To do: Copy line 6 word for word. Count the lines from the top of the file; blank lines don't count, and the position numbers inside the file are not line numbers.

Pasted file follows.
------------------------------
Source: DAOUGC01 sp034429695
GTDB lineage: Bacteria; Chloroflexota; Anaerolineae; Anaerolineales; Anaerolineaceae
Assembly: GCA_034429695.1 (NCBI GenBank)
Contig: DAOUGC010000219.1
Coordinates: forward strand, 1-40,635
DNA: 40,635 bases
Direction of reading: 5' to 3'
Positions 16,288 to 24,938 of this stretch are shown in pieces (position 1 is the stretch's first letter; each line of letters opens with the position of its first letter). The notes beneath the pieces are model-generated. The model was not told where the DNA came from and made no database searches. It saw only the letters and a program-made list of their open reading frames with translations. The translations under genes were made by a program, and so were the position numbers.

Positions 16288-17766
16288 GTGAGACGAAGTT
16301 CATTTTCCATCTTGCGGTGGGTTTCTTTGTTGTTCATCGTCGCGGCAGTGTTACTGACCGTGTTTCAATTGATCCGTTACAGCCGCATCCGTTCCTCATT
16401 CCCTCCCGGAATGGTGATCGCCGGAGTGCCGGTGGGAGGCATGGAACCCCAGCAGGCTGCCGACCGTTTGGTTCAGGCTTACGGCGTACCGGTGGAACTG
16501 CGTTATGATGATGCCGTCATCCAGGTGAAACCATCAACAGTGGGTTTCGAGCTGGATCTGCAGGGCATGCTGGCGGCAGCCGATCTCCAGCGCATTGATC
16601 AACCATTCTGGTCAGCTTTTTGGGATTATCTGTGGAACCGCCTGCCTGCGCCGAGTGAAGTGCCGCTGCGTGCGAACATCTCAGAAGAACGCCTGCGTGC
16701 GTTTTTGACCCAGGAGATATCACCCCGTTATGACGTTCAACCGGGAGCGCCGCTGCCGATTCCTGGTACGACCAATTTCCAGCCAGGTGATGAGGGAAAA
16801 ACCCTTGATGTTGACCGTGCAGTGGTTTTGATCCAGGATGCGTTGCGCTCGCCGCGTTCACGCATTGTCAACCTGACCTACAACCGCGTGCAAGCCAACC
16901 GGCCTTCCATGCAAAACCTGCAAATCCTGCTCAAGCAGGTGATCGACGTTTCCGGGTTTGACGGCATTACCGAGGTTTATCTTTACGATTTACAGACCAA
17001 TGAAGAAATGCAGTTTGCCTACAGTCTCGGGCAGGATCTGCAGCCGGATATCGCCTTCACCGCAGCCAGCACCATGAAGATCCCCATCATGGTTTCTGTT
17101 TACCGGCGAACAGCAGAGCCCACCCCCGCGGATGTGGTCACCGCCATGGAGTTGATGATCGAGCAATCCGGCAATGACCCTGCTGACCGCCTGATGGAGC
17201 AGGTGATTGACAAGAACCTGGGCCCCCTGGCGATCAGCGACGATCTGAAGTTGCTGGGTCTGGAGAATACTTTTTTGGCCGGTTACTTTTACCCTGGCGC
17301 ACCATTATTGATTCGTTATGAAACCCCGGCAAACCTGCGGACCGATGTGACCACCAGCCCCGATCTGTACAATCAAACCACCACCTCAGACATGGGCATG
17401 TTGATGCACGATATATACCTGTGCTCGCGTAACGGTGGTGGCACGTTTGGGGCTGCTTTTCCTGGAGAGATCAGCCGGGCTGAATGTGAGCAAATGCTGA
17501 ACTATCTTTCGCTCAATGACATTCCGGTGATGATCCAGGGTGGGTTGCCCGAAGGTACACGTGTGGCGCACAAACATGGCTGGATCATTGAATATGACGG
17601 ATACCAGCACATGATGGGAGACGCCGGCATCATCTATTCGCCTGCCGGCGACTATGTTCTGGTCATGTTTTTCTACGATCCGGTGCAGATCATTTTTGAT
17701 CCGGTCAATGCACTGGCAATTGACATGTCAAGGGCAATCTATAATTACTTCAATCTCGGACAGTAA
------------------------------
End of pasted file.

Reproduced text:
DNA: 40,635 bases